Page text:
As well as this, the association operates a powerful Congressional lobby. This works on behalf of Realtors to improve legislation in real estate. The Realtors Political Action Committee is funded from voluntary contributions from Realtors and is used to elect candidates who support the real estate industry.

The Code of Ethics

In the early days, real estate wasn't looked on as a reputable trade. The NAR was formed to make the business more professional with a code of ethics to hold members to higher standards. In order to become a member of the NAR, agents have to commit to following these guidelines.

The code of ethics was created in 1913 and was one of the first written ethical set of rules for any industry. The code is kept current and adapted to meet new developments in the real estate business.

This code of ethics requires that Realtors treat everybody that they come into contact with through their business in an honest manner. They should protect their client's best interests and avoid making false statements about other Realtors. When dealing with the public, they need to be professionally competent and prevent discrimination.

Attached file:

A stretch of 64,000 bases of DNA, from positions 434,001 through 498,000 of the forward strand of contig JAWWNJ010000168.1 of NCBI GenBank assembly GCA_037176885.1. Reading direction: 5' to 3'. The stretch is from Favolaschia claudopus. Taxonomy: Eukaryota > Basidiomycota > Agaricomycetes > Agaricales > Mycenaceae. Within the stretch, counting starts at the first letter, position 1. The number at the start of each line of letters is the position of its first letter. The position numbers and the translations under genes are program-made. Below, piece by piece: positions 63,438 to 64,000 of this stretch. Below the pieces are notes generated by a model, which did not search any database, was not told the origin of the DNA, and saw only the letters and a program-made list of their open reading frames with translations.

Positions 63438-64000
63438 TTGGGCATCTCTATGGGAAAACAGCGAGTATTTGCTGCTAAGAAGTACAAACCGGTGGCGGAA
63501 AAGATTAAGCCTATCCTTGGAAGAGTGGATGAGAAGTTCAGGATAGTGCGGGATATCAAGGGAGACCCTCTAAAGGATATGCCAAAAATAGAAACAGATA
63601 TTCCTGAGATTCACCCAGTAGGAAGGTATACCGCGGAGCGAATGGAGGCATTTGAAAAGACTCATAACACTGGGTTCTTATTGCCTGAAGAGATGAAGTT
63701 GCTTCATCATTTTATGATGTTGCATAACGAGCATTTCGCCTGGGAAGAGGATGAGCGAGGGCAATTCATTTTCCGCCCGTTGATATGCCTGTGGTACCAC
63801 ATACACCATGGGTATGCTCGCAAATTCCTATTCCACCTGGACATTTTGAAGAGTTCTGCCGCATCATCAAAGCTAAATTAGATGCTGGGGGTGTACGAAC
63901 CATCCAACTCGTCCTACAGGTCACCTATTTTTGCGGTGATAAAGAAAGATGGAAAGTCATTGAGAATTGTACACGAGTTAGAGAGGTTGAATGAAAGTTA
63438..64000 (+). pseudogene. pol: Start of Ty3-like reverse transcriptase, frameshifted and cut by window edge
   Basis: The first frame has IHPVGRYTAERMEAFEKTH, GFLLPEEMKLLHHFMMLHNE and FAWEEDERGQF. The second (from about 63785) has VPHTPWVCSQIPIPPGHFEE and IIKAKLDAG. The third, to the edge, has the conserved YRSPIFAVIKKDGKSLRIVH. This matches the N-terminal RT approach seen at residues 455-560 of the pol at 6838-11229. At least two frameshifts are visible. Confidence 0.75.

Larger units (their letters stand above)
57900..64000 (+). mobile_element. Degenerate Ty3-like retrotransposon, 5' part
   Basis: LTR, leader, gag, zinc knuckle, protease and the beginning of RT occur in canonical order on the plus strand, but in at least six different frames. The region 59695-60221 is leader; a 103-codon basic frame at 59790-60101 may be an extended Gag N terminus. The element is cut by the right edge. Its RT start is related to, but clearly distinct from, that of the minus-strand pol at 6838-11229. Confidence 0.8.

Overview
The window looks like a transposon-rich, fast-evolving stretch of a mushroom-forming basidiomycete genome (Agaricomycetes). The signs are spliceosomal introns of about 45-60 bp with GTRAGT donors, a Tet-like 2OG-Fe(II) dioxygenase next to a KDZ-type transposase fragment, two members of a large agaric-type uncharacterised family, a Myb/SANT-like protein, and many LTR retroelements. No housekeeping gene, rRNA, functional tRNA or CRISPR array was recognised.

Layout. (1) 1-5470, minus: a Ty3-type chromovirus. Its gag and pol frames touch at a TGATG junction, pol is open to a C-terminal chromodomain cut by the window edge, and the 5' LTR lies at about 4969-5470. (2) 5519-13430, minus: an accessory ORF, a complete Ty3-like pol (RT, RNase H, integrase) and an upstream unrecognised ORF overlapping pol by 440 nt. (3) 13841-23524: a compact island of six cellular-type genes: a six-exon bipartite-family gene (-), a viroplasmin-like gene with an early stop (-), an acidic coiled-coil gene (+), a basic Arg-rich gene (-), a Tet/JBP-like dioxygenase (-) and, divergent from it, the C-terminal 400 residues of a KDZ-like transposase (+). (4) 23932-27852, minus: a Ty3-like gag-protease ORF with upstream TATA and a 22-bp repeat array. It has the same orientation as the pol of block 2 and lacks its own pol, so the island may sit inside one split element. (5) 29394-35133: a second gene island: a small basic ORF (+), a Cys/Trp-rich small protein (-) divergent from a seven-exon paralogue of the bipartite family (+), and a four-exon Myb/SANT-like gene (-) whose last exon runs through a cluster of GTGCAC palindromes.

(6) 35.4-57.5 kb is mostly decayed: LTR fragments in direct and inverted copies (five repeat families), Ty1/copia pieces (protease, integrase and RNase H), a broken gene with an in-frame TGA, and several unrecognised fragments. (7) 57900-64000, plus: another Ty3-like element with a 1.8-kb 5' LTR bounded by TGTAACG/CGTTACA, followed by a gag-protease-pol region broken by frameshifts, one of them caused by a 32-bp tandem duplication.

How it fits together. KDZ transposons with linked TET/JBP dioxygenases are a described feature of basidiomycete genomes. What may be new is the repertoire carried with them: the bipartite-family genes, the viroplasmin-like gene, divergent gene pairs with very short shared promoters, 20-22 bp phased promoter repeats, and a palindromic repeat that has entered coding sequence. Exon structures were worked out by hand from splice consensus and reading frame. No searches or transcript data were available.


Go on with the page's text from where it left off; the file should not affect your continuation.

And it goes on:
There are 17 articles in the current code of ethics. Each section covers a different area of conduct and includes standards that Realtors are held to. Some critical sections of the document include:

  1. Require the Realtor not to misrepresent or hide information about the property.
  2. Keep customer funds separate from their own.
  3. No false advertising.
  4. Reveal any personal interest in a property.

The code also emphasizes the need to act morally in all business engagements, and these duties are backed up by a system of accountability. You can see a full description of all the articles in the code of ethics in the reference above.